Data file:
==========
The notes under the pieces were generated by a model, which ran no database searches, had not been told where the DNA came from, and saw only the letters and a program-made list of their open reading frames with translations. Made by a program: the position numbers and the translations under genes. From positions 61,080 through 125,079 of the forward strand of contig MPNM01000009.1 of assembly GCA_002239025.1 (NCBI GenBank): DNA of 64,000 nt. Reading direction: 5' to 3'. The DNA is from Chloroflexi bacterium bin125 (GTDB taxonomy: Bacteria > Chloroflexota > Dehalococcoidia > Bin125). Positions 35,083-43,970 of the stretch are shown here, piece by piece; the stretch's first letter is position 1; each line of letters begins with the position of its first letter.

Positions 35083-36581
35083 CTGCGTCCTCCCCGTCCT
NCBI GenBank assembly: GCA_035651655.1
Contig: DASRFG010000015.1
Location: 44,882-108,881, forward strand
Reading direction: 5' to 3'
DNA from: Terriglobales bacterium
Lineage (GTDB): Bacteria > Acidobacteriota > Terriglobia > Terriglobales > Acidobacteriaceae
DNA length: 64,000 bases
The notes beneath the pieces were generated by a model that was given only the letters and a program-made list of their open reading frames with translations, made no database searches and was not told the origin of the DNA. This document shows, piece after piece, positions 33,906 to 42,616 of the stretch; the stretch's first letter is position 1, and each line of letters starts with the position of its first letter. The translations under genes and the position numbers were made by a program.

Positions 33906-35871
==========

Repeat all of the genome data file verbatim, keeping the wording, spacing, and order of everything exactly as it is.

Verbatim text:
The notes under the pieces were generated by a model, which ran no database searches, had not been told where the DNA came from, and saw only the letters and a program-made list of their open reading frames with translations. Made by a program: the position numbers and the translations under genes. From positions 61,080 through 125,079 of the forward strand of contig MPNM01000009.1 of assembly GCA_002239025.1 (NCBI GenBank): DNA of 64,000 nt. Reading direction: 5' to 3'. The DNA is from Chloroflexi bacterium bin125 (GTDB taxonomy: Bacteria > Chloroflexota > Dehalococcoidia > Bin125). Positions 35,083-43,970 of the stretch are shown here, piece by piece; the stretch's first letter is position 1; each line of letters begins with the position of its first letter.

Positions 35083-36581
35083 CTGCGTCCTCCCCGTCCT
NCBI GenBank assembly: GCA_035651655.1
Contig: DASRFG010000015.1
Location: 44,882-108,881, forward strand
Reading direction: 5' to 3'
DNA from: Terriglobales bacterium
Lineage (GTDB): Bacteria > Acidobacteriota > Terriglobia > Terriglobales > Acidobacteriaceae
DNA length: 64,000 bases
The notes beneath the pieces were generated by a model that was given only the letters and a program-made list of their open reading frames with translations, made no database searches and was not told the origin of the DNA. This document shows, piece after piece, positions 33,906 to 42,616 of the stretch; the stretch's first letter is position 1, and each line of letters starts with the position of its first letter. The translations under genes and the position numbers were made by a program.

Positions 33906-35871